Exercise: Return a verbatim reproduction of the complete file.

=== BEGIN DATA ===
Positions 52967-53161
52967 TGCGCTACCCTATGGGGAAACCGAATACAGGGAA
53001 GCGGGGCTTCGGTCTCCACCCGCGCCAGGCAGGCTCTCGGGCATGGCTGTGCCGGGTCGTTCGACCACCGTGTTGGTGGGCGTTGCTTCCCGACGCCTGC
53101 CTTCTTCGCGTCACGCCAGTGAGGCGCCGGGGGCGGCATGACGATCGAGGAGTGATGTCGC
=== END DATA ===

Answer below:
Positions 52967-53161
52967 TGCGCTACCCTATGGGGAAACCGAATACAGGGAA
53001 GCGGGGCTTCGGTCTCCACCCGCGCCAGGCAGGCTCTCGGGCATGGCTGTGCCGGGTCGTTCGACCACCGTGTTGGTGGGCGTTGCTTCCCGACGCCTGC
53101 CTTCTTCGCGTCACGCCAGTGAGGCGCCGGGGGCGGCATGACGATCGAGGAGTGATGTCGC